Optimise the way you ask for things to improve the likelihood of getting the response you'd like.
For remote teams, or anyone tasked with asynchronous communication, this has never been more important. My tool of choice for this has long been Loom. Creating a to-the-point video is faster than text for you to author and the recipient to consume.
At Sanity (and at my previous jobs) I’ve received positive feedback on the quality and brevity of the Loom videos I create. In my role as a Solution Engineer these videos communicate ideas to clients and bug reports to colleagues.
So, prompted by that feedback the following is my attempt to distill what I think makes a good "ask" in general, and a good Loom specifically.
Disclaimer: There are affiliate links to Loom in this blog post as I have recently joined their Partner program. However I wrote this post before being accepted into the program and have used Loom for 2 years. It's great!
Loom is the fastest way to create short form video content without losing the context of what you’re doing.
The App's icon is constantly in your toolbar so you can start recording a video at the same moment you need to. Once you're done, a shareable link is copied to the clipboard. Should you need to make some light edits, the in-browser tools are handy too.
While there’s other screen recording tools available, Loom’s my favourite for the uninterrupted workflow of creating, restarting and sharing clips.
I also find it superior to starting a video call in circumstances where I need colleagues to give feedback on an issue. A video call is a context-breaker for everyone involved. Asynchronous video allows people to consume content and respond in their own time.
Consider the amount and types of information that you can convey in a 60 second screen recording with voice over.
The comparative amount of text would likely take many minutes to type, proof read for grammar and spelling, proof read again for tone of voice, plus some amount of time to second-guess what you’ve written and then the amount of time your finger hovers over the “send” key while you generate self-doubt.
(And yes, I’m aware of the irony of authoring this blog post in text to advocate against text.)
Text is not only time consuming to author, it’s an effort to consume.
Reading a wall of text asks the author to understand your tone or point of view from words alone. As well as the context of what you’ve written without the context of what you’re seeing.
Why not video?
Any outcomes reached from a video-based conversation should be written into text so they are indexed and searchable.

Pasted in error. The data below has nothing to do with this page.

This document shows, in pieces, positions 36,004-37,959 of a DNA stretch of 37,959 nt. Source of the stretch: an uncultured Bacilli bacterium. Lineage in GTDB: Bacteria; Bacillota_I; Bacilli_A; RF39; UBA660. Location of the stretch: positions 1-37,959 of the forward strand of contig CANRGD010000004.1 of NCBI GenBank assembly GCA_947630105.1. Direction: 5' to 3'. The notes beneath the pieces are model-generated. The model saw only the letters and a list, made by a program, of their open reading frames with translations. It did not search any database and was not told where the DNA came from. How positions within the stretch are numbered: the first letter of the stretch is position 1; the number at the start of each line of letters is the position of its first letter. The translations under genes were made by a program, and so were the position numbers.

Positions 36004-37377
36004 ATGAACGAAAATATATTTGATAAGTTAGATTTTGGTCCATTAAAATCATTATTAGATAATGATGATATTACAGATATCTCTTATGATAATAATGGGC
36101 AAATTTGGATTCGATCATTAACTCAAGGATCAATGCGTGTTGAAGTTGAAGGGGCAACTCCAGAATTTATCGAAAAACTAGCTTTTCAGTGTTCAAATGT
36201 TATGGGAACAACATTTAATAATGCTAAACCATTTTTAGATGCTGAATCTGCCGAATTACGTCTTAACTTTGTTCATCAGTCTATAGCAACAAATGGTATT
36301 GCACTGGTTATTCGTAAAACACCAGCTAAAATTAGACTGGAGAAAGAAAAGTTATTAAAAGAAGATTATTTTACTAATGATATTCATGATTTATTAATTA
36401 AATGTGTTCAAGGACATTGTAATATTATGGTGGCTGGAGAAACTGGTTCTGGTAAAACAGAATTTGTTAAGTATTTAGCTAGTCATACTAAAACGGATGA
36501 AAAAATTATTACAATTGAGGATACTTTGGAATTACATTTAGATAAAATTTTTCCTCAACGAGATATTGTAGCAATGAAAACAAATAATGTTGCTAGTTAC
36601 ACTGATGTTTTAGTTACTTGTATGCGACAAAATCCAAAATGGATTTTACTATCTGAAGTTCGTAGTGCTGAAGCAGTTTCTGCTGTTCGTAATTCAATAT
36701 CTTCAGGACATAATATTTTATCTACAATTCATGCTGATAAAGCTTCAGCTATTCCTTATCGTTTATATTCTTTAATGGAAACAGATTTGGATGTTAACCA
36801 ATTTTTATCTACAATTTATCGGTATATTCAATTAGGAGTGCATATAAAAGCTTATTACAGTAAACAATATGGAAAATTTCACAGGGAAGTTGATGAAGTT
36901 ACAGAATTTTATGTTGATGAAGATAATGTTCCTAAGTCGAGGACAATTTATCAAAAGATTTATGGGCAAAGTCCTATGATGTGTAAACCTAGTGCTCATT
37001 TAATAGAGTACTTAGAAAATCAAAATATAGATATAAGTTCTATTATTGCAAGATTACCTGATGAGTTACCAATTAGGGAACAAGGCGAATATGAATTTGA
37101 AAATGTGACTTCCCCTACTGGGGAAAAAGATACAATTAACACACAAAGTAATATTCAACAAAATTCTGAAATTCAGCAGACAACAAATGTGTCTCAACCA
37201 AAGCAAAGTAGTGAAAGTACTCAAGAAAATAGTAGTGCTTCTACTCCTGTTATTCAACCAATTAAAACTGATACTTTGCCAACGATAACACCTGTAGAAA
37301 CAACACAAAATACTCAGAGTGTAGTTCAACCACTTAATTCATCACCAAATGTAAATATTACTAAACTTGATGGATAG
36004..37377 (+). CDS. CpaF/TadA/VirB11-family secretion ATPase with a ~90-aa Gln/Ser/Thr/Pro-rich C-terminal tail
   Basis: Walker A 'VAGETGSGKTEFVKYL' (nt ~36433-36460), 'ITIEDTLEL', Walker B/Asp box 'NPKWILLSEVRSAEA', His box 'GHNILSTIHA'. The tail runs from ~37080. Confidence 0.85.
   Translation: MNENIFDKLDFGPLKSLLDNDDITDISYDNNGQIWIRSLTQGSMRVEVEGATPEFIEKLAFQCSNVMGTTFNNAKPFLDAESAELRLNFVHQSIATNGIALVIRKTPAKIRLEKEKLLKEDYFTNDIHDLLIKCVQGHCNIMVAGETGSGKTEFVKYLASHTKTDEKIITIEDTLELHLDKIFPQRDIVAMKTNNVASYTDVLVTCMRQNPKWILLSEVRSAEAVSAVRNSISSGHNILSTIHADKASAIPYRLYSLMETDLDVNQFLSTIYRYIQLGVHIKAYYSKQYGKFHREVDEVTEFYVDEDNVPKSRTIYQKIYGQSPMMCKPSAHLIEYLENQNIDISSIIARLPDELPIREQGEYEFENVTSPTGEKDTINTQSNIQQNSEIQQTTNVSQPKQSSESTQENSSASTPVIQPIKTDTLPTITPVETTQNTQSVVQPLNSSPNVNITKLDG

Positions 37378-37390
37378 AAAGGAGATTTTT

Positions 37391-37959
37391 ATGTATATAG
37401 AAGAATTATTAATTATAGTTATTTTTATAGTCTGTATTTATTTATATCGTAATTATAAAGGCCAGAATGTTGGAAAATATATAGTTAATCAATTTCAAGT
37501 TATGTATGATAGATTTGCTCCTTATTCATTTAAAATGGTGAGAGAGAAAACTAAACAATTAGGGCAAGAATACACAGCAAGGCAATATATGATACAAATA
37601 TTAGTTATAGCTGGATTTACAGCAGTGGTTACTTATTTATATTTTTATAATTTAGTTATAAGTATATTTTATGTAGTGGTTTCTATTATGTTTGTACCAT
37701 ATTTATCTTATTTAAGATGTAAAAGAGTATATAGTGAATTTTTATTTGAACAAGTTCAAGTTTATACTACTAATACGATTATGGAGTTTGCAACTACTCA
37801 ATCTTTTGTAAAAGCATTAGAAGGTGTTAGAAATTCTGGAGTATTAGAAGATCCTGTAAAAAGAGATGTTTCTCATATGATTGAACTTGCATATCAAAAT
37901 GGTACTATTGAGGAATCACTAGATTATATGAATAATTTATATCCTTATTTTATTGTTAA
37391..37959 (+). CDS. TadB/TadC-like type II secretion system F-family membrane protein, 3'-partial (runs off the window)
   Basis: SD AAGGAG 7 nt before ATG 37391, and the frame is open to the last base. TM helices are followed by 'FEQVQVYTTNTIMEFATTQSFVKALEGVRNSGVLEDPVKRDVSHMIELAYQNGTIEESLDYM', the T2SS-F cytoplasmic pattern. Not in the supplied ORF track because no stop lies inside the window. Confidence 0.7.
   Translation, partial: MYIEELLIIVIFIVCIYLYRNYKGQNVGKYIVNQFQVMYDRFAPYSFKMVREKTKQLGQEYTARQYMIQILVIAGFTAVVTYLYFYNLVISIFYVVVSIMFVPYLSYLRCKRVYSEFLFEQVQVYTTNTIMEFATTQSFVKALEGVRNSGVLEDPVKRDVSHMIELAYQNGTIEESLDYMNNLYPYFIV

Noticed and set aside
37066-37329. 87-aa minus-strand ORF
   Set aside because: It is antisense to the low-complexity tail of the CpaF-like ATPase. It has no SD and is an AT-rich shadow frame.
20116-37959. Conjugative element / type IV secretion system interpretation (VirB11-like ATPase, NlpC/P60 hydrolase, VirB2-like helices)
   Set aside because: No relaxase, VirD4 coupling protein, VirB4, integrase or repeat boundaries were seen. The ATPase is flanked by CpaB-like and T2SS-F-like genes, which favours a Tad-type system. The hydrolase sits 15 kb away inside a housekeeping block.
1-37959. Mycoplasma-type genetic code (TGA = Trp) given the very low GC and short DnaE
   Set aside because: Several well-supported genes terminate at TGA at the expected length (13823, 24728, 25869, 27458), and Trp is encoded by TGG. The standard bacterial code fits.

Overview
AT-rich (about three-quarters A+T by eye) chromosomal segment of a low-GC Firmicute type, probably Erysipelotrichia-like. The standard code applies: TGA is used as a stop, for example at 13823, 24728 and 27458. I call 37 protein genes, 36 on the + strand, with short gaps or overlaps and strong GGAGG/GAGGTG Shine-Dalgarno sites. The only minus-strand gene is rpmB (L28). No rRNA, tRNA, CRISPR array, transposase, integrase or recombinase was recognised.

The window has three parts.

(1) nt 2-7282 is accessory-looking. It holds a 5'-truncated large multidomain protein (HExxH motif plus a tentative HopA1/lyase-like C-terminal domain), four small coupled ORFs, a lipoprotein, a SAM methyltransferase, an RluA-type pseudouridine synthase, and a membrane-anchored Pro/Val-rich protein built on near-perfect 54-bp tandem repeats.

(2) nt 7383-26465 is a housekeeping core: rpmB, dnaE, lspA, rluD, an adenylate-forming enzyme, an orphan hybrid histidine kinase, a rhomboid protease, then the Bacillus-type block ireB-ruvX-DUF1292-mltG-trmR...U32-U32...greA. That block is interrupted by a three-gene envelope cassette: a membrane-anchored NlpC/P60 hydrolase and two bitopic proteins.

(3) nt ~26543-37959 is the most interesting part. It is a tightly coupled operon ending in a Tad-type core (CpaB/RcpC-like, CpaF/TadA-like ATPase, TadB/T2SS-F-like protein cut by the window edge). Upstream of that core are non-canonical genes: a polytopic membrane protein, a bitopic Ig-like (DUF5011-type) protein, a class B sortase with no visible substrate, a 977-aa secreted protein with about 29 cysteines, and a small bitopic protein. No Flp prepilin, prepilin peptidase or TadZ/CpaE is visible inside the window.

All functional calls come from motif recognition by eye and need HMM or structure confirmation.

This article isn't to say that all text-based communication is bad, it’s just occasionally suboptimal when you’re asking for something.
Both text and video communication share a common issue – liklihood of a response diminishes linearly with how much you create. No one wants to read a wall of text or watch a 15+ minute video.
Empathising with your audience
One of Sanity’s core values is “Embody Empathy”.
Empathy is a value that takes many forms. Perhaps asynchronous communication isn’t the first lens through which you'd think about it. But it plays a great role in how you talk, and what you say, because to embody empathy is to consider your audience.
A common tip to improve writing blog posts is write to a single person.
This can be true also of recording video. While your video might have a large audience, record it as if you have a single person in mind.
- How busy are they?
- How urgent is the information you have to offer them?
- How much are you asking in response?
- How technically prepared are they to receive this information?
Keeping this person front of mind can directly influence the quality of your ability to ask. It should impact:
- How well you understand the context of what you’re asking
- How much time you’ve prepared in advance of recording to keep the message concise
- How many assumptions you make about both the recipient and what you’re describing
If your recipient is busy, but you talk like you’ve got time to waste. Or your ask is uninformed and overly opinionated to an audience of experts. Don’t expect a great response to your ask.
Make your point and move on
I still don’t believe Twitter got better when they moved to 280 characters and threads.
Enforced brevity was just enough friction for most authors to consider ways to make the same point in less words. The result is making the same point in less time. The best tweets aren't verbose, they're easily consumed.